I deal a lot with hydraulic components that come from an underground mine, and before my current place of employment, I worked at a company that primarily dealt with hydraulic systems used in industrial phishing equipment. If I was to name one thing that is common to the hydraulic parts that come from these distant industries - it would have to be the rust! Tons of it! For everything that I get from the mine or the sea comes rusty as hell. I hate cleaning, and cleaning rusty stuff sits in a league of its own! Just look at the components I have to work on:
I believe that delivering a repaired component in the same rusty state that it came in is unprofessional (unless, of course, it's an emergency, and promptness of the repair is more important than the aesthetics). So, as you can imagine, getting rid of rust on bodies, casings, valves, fittings, manifolds, and whatnot is a part of my daily routine.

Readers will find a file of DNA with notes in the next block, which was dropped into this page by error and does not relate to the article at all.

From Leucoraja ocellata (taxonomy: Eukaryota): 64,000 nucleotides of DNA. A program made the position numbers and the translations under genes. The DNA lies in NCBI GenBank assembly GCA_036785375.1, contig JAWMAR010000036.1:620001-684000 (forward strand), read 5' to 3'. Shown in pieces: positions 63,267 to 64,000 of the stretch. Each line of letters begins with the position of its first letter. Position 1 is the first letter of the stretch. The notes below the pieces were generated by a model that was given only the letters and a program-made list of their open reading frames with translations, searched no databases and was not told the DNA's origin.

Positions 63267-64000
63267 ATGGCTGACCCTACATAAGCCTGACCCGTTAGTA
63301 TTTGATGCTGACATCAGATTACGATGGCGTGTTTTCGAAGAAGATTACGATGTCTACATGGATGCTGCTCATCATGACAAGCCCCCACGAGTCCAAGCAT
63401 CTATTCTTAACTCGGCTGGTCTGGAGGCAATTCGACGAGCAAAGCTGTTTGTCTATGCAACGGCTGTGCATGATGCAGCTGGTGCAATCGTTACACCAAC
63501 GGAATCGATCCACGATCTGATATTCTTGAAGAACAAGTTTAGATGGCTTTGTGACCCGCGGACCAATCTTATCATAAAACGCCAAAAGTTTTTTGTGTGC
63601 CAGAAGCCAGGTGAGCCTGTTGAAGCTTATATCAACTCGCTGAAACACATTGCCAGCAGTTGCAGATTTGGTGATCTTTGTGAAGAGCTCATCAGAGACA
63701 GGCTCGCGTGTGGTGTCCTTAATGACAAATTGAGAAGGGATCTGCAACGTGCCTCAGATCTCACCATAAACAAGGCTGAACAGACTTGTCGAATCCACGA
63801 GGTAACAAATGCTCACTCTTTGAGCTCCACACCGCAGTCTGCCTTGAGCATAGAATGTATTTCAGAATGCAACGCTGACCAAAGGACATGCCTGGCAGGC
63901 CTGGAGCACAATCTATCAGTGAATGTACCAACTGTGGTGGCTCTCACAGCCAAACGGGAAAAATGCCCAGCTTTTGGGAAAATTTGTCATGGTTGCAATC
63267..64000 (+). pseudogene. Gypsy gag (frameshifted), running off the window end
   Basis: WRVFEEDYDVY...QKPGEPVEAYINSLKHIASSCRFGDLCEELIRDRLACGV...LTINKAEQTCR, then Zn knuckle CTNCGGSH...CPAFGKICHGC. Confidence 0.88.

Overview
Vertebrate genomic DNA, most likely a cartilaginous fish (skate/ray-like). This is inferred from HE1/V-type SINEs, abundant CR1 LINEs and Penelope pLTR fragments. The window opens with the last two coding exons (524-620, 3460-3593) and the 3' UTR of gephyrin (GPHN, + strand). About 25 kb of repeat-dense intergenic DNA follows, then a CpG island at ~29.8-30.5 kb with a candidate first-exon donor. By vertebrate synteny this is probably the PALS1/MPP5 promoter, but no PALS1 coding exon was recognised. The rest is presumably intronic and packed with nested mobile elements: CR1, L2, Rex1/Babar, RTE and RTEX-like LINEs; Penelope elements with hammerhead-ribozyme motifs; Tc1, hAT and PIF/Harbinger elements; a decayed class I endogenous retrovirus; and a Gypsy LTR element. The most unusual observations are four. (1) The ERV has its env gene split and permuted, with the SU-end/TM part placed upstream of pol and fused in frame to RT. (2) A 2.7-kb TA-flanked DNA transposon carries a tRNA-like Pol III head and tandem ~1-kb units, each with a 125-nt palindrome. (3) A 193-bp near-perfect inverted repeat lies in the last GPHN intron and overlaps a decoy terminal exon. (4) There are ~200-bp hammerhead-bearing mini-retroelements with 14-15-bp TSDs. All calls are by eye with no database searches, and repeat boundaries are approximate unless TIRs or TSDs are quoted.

For a very long time, my primary weapons for dealing with rust have been - a high-pressure washer (for external cleaning), a slew of mechanical, wire-brush-based means, a phosphoric acid rust remover (for "special cases"), and substantial amounts of elbow grease.
Mechanical rust removal is a labor-intensive exercise, and the use of acid-based chemicals, aside from being "not very environment friendly", has other disadvantages, so I have always been on the lookout for an alternative rust removing technique that would make my work a little bit easier, and maybe a little bit less nasty.
And for a very long time, I have been hearing and reading about the so-called electrolytic rust removal. People say that it works wonders, but somehow I've always been reluctant to try this method out lest it could scrap a very expensive part. Removing rust from an old saw blade is one thing, but putting a thousand bucks worth of a precision lapped endplate in a dubious bubbling solution seemed like a risky business, so I thought about it, a lot, but never gave it a shot. That is - until now.